I’ve always wanted to be an open and honest person, free from the weight of hiding things that happened to me and recognized as beautiful without the mask of perfection that was expected. I’ve never wanted to keep others’ secret darkness within myself, but I always felt the need to protect them from the judgement and wrath of the mostly-casual observer, whether or not they deserved it. I’ve often wondered if anyone would accept the realness of my struggles with things that no one should have to experience and know who I was behind all those scars.

Scars – another reality people find hard to face.

But to face yourself, to open those wounds so that they might heal into the scars no one wants to acknowledge, THAT is truly terrifying. There are moments of self-reflection that I don’t think I can make it through, times when memories are overwhelming and so suddenly present themselves as a current reality. The smallest thing can trigger a reaction that doesn’t seem appropriate. That little pat on the head, the sound I’ve heard or scent I’ve smelled before, a tone of voice and words spoken exactly so…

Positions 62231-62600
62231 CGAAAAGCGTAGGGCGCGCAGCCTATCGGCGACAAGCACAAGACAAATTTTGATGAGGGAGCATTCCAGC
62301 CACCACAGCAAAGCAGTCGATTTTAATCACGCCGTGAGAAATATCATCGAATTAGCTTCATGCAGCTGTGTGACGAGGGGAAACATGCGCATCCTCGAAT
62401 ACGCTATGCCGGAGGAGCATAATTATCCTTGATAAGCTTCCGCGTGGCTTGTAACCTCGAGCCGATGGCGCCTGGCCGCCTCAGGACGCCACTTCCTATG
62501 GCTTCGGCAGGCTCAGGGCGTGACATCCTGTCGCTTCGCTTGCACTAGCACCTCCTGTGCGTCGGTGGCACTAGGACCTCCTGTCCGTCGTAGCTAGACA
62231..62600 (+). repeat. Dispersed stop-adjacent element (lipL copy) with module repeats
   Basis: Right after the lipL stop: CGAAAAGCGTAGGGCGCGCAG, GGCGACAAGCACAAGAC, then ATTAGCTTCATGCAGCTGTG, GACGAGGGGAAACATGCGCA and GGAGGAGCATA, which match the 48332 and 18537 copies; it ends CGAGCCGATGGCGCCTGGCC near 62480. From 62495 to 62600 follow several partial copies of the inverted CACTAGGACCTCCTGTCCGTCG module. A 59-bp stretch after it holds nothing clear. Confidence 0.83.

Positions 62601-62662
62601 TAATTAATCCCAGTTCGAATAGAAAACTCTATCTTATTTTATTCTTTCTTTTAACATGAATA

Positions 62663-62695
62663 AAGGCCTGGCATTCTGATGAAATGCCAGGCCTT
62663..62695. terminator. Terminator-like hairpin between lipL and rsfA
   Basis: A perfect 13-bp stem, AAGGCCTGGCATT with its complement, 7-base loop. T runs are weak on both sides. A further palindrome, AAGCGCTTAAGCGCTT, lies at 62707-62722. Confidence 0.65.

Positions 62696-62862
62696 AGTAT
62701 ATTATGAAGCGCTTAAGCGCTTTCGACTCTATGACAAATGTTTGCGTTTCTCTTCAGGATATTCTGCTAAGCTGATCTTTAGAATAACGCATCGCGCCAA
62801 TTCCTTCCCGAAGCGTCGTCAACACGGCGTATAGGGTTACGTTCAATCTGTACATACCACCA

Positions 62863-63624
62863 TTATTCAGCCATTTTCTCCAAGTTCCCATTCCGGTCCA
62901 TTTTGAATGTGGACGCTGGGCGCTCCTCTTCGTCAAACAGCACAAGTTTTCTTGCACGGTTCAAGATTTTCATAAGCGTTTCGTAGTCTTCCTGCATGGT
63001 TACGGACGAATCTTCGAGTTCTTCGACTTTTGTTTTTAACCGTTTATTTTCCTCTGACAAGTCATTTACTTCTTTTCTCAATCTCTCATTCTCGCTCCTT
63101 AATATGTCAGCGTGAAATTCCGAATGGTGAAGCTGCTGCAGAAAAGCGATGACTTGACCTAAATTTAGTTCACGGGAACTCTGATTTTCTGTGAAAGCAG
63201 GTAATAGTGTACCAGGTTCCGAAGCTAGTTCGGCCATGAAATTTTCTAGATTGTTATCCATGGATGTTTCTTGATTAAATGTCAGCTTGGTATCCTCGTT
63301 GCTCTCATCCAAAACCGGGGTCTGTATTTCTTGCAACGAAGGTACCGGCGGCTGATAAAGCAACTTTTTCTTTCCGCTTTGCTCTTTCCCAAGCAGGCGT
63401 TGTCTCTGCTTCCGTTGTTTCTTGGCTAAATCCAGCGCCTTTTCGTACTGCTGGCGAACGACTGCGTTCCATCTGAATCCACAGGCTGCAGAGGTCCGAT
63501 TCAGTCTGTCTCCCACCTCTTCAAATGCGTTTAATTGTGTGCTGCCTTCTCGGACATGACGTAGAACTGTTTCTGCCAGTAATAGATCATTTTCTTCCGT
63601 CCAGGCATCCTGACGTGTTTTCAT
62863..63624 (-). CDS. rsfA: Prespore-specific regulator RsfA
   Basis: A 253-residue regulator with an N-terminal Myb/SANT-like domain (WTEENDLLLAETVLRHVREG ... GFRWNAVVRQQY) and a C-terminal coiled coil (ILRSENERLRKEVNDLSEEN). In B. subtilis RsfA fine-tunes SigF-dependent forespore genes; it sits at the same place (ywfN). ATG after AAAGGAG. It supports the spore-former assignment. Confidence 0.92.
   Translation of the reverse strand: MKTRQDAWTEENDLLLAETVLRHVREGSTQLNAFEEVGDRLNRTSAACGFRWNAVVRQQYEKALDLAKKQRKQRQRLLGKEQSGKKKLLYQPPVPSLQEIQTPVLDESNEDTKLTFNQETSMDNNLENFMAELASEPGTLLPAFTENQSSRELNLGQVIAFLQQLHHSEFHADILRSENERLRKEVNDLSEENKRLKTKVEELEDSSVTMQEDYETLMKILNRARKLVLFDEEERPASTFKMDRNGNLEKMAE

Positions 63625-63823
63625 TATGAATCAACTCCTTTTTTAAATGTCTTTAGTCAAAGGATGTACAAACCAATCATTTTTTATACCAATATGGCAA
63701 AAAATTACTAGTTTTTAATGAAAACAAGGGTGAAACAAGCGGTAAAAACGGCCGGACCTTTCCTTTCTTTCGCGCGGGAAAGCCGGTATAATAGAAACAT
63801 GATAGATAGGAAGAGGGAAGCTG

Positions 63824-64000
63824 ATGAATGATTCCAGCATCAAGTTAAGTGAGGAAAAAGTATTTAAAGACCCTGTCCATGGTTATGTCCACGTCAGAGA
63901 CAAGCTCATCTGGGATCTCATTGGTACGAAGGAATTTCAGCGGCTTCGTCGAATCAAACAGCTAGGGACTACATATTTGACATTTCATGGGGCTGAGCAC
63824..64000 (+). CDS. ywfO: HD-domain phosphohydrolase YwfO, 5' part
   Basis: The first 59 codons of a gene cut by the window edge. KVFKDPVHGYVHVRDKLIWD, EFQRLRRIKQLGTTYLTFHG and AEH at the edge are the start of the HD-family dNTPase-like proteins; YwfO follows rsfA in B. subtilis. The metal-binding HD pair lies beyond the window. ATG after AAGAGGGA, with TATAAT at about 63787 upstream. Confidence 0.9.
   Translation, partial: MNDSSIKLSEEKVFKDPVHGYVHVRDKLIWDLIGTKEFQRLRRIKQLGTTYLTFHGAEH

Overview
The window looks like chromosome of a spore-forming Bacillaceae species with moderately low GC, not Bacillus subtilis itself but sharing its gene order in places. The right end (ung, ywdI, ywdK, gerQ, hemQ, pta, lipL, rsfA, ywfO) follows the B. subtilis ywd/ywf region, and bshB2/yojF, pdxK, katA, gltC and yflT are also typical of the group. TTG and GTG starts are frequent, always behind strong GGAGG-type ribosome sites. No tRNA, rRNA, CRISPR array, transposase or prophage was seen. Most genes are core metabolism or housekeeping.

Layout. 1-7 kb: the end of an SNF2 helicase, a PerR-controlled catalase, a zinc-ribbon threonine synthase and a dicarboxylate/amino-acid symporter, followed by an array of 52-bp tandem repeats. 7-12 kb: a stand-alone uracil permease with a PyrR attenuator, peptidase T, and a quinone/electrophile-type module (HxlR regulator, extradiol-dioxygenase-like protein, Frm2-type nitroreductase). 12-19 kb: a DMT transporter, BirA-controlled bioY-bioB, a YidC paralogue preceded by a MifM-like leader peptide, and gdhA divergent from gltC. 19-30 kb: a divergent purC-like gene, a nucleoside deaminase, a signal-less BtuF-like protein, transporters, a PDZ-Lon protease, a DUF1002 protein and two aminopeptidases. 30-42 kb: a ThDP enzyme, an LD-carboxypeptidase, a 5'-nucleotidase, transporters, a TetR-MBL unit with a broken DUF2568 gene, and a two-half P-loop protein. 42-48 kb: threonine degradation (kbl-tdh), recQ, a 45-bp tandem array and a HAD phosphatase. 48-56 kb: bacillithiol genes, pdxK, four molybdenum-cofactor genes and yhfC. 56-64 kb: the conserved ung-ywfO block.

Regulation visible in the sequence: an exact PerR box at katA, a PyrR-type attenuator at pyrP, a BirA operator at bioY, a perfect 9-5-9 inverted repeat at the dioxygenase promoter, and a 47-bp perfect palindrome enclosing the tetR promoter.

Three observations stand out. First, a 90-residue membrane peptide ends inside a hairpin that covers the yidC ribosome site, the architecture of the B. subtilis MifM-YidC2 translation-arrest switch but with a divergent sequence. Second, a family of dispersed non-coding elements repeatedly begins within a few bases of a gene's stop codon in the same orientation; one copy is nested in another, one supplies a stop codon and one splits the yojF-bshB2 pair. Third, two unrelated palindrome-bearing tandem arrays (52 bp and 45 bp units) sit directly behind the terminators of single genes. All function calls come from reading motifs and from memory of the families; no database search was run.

…or doing something I haven’t done in seven years.

A phrase I’ve often thought about these past few months is, “Just as the greatest wounds come through relationship with others, so does the greatest healing.” I have no idea where the words came from, if I read them in a book or heard someone say them, or put them together in my own mind somehow. But I know that when we are at our worst and someone loves and accepts us at that moment, just as when they celebrate with you in your most beautiful times, there is healing.